In order to raise money and awareness about the plight of pangolins, University of Cambridge student Charles Emogor dressed up as a pangolin and ran for 8 hours straight around Cambridge last Saturday (20/02), which was World Pangolin Day. Pangolins are one of the most trafficked mammals in the world due to demand for their meat and for their scales, which are used in alternative medicines. The eight-hour run was inspired by the number of pangolin species (eight). Egomor is currently studying these small scaly mammals as part of his PhD in the Cambridge Zoology department, and his charity run was in partnership with the Save Pangolins charity. He has so far raised $8580 (as of 23/02) for pangolin conservation efforts in Africa and Asia.
Squat serves suppers
A community kitchen running in the abandoned Hopbine pub was awarded a ‘Volunteer of Cambridge’ award by the current Mayor of Cambridge, Cllr Russ McPherson, earlier this month. The ‘Cambridge Community Kitchen’ has been running from the legal squat on the site of the former pub and has been providing free hot meals for anyone in need in the community twice a week since August 2020, and three times a week since November. Called “The Lockon”, the squat is situated close to the Grafton Centre and has been active since just before the first lockdown in March last year.
Who wouldn’t want to be a Cambridge scientist?
A phone game developed by the University of Cambridge which lets players become stem cell research scientists has recently been nominated as the ‘Best Educational Game’ in the Pocket Gamer Awards for 2021. “Dish Life: The Game” involves navigating lab life from undergraduate student to professor and has been described as “part Sims, part Tamagotchi”. Developed by researchers from ReproSoc (Reproductive Sociology Research Group) and the Cambridge Stem Cell Institute, the game aims to provide an insight into life as a stem cell scientist, with Dr Loriana Vitillo, a stem cell scientist involved in the production of the game, commenting : “we want to make biotechnology more accessible by showing how this science is really done”. Voting for the award closes on 1st March!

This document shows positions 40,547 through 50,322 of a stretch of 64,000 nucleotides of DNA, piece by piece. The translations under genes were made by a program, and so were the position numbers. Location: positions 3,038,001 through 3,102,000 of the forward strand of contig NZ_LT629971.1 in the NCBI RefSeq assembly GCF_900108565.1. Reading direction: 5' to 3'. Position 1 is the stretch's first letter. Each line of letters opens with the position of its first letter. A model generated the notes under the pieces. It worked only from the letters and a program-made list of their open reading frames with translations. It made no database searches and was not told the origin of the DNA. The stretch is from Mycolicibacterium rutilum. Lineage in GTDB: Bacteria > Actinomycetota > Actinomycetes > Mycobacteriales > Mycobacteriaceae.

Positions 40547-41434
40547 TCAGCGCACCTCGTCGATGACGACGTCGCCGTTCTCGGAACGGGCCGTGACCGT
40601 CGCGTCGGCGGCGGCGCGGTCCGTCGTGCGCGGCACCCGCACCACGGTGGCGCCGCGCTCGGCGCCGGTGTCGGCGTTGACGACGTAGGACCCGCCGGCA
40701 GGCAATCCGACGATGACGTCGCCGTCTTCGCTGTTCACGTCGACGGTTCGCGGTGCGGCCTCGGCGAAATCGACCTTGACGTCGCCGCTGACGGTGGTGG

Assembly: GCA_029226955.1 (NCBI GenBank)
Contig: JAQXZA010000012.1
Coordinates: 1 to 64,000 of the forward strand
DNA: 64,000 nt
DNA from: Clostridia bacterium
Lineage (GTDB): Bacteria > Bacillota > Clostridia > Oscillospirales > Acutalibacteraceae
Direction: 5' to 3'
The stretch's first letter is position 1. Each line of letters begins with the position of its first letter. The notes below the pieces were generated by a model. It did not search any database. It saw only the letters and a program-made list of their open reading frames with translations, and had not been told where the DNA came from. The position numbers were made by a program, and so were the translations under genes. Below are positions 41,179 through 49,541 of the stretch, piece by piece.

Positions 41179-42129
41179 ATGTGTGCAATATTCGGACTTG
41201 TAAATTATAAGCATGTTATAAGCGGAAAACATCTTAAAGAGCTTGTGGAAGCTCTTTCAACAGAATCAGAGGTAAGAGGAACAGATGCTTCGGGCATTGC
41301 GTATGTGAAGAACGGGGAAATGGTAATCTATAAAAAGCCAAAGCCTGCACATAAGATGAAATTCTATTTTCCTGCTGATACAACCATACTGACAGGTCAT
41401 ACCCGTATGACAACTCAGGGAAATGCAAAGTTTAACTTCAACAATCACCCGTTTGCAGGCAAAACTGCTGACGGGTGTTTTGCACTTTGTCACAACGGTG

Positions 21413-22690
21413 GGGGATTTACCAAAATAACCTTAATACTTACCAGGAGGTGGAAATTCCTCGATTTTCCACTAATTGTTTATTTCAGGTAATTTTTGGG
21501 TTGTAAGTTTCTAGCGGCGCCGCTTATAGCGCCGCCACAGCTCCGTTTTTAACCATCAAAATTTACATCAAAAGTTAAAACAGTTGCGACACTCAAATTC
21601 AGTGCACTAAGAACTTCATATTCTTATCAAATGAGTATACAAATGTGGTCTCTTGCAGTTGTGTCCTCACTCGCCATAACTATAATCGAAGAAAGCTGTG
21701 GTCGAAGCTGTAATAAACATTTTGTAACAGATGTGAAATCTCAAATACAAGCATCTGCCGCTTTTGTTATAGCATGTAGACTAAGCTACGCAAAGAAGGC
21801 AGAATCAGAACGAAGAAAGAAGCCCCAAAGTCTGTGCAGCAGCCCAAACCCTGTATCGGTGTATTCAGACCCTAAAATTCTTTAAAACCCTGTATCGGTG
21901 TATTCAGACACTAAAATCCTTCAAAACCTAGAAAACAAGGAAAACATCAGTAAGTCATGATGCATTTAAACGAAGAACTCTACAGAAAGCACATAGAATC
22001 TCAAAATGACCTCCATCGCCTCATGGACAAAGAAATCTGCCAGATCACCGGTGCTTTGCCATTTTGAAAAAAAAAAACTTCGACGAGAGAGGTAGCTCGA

You know what they say about big mills …
A rare Roman carving of a giant phallus has been revealed after archaeologists recently reassembled broken pieces of a millstone found during works on the A14 between Cambridge and Huntingdon between 2017-18. The major road upgrade resulted in the recovery of over 300 hand mills and millstones. Only four Roman millstones decorated this way have ever been discovered nationwide. Phallic images were important for the Romans as symbols of “strength and virility”. The phallus on the millstone is linked to conferring protective properties on the millstone and its produce, flour, and highlights the importance of the mill to the local community.
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